Close up of colorful medications that can cause hearing loss.

It’s normal to want to learn about the side effects of a medication when you start taking it. Can it trigger digestive problems? Will it cause dry mouth? Cause insomnia? There might also be a more serious potential side effect that you may not think of – hearing loss. Many different drugs are known to cause this condition which medical professionals call ototoxicity.

Exactly how many medications are there that can lead to this problem? The answer is not clear, but there are lots that are recognized to cause ototoxic symptoms. So, which ones should you pay attention to and why?

What to know about ototoxicity

How is it possible for your hearing to be affected by medication? There are three distinct places certain drugs can harm your hearing:

  • The stria vascularis: The stria vascularis is the portion of the cochlea that produces fluid called endolymph. Too much or too little endolymph has a substantial impact on both balance and hearing.
  • The cochlea: That’s the seashell-shaped component of the inner ear that receives sound and translates it into an electrical signal that the brain can comprehend. When the cochlea is compromised, you will start to lose some frequencies of sound, particularly in the high-frequency range.
  • The vestibule of the ear: The cochlea is like a labyrinth, and sitting right in the middle is the vestibule of the ear. Its primary function is to regulate balance. Vestibulotoxicity drugs can cause you to get dizzy or feel as if the room is spinning.

Do different drugs have different risk levels?

You might be surprised by the list of medications that can cause an ototoxic reaction. Ototoxic medications are rather common and most individuals have several of them in their medicine cabinets right now.

Topping the list of ototoxic medications are over-the-counter pain relievers such as:

  • Naproxen
  • Ibuprofen

You can add salicylates to the list, better known as aspirin. The hearing problems caused by these drugs are normally reversible when you quit using them.

Next on the list of common ototoxic drugs would be certain antibiotics. Some of these might be familiar:

  • Streptomycin
  • Kanamycin
  • Tobramycin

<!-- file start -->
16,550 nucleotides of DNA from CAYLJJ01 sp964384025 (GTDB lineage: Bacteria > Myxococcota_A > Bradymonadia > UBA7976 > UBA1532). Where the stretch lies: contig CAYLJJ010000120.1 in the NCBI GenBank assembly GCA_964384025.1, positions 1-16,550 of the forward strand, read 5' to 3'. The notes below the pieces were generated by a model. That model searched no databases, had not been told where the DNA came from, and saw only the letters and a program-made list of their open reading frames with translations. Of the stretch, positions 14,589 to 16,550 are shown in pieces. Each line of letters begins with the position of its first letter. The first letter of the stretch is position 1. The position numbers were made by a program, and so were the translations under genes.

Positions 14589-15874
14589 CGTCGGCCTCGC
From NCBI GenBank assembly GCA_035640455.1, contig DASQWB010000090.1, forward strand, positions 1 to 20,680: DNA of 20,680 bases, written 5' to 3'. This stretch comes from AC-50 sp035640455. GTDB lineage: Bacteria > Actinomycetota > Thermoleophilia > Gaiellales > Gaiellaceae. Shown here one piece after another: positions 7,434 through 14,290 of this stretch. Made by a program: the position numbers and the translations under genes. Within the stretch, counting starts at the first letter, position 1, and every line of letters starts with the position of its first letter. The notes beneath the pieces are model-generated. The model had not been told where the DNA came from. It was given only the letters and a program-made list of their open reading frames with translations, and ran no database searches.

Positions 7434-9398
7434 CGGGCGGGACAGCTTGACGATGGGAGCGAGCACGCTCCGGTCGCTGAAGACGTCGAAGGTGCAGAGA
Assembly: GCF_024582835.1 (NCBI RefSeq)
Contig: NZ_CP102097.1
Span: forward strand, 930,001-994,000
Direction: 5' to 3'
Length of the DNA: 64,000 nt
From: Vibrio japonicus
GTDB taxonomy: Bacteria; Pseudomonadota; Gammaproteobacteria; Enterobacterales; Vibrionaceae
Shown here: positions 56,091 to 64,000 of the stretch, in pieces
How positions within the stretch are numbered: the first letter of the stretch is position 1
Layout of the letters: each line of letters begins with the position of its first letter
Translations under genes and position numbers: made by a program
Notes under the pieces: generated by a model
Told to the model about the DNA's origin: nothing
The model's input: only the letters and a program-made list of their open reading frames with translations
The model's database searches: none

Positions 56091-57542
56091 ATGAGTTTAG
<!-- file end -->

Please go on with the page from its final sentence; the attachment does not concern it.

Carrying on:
Tinnitus can also be triggered by a number of common compounds

Hearing loss can be the result of some medications and others may trigger tinnitus. If you hear phantom sounds, that might be tinnitus and it typically shows up as:

  • Popping
  • Ringing
  • Thumping
  • A whooshing sound

Certain diuretics will also cause tinnitus, here are some of the main offenders:

  • Caffeine
  • Nicotine
  • Marijuana
  • Tonic water

Every single time you drink your coffee or black tea in the morning, you are subjecting your body to something that might make your ears ring. The good news is it should clear up after the chemical is out of your system. Ironically, some drugs doctors prescribe to treat tinnitus are also on the list of possible causes such as:

  • Prednisone
  • Amitriptyline
  • Lidocaine

Normally, the tinnitus will clear when you stop taking the medication but always seek advice from your doctor, they will know what’s best for you.

There are very distinct symptoms with an ototoxic response

The signs or symptoms of tinnitus differ based on your ear health and which medication you get.

Here are a few things to check out for:

  • Difficulty walking
  • Vomiting
  • Poor balance
  • Hearing loss on one or both sides
  • Tinnitus
  • Blurred vision

Be certain that you ask your doctor about any side effects the medication they prescribed might have, including ototoxicity. Contact your doctor right away if you experience any tinnitus symptoms that may have been caused by an ototoxic response.

Also, give us a call today to schedule a hearing exam to establish a baseline of your hearing health.

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The site information is for educational and informational purposes only and does not constitute medical advice. To receive personalized advice or treatment, schedule an appointment.

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